Wednesday, November 19, 2014

Religious liberty advocates painted widely divergent pictures

13 minutes ago
Advocates paint differing pictures of the state of religion in the military
Stars and Stripes
By Chris Carroll
Published: November 19, 2014

WASHINGTON — Religious liberty advocates painted widely divergent pictures of the state of faith in the U.S. military for House legislators Wednesday, with some claiming rampant proselytization and others complaining that believers are punished for expressing their faith.

The purpose of the hearing by the House Armed Services personnel subcommittee was to examine the effects of recent changes to federal law and Defense Department policies governing religious expression in the military.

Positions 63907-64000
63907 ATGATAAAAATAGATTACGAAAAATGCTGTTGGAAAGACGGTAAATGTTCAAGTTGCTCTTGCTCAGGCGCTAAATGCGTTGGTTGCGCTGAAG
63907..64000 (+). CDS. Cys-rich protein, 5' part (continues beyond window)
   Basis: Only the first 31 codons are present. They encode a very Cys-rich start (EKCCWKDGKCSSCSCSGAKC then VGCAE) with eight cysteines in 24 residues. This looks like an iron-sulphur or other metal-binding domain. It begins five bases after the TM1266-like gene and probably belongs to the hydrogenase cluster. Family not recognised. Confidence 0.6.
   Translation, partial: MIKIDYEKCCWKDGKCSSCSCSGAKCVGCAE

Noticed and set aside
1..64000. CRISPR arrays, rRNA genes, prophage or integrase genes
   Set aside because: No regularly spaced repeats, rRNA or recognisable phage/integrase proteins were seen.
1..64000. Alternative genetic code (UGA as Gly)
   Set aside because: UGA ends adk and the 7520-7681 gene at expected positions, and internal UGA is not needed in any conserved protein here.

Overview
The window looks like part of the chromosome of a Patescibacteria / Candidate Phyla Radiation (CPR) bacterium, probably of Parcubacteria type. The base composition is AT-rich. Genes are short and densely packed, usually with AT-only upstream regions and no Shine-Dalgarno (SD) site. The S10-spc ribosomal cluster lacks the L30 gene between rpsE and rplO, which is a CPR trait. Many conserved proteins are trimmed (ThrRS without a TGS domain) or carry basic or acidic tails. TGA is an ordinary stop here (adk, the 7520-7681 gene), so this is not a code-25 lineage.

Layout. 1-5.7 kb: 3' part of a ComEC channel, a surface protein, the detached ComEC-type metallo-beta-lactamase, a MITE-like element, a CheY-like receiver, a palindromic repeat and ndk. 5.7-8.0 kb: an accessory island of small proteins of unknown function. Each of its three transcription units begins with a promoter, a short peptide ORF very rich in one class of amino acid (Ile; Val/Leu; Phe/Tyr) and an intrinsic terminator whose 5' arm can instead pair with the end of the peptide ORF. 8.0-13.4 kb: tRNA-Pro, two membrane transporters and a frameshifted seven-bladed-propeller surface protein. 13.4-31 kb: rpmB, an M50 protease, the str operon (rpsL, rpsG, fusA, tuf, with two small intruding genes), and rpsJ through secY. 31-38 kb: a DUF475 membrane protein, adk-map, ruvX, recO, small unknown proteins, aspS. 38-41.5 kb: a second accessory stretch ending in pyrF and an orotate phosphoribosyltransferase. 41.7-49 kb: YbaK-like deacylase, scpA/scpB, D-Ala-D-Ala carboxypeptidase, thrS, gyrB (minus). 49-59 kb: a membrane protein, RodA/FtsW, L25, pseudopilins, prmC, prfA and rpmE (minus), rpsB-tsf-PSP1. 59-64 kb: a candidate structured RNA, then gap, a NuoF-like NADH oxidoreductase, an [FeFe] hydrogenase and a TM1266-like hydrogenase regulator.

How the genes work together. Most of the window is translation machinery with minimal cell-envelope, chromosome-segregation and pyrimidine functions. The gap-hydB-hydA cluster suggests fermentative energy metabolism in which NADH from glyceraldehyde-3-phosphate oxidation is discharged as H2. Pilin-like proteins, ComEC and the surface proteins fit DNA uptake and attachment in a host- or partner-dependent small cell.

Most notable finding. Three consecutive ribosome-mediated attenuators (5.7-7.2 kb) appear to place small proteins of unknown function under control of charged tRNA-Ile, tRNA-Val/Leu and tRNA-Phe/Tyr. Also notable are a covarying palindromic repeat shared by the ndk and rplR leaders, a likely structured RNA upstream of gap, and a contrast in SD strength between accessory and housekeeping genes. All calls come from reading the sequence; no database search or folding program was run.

The 2013 National Defense Authorization Act directed the Department of Defense to accommodate religious expression as much as possible without damaging the military, and exempted chaplains from performing religious duties they believe violate their faith. DOD followed up in January with a policy that critics and supporters alike say loosens the reins on religious expression.

Among other affects, policy change eases the way for members of religious minorities who believe their faiths require beards, turbans other types of traditional grooming or dress to receive official accommodation for not meeting uniform regulations.

But retired Navy chaplain Rabbi Bruce Kahn told legislators that the new policy may also open a door for those inclined to relentlessly try to bring others to their faiths.

“Where you have individuals who believe they’re on a mission to bring others to their point of view … then you have cracks in unit cohesion and you have real problems with maintaining readiness and being prepared to go to war,” Kahn said.
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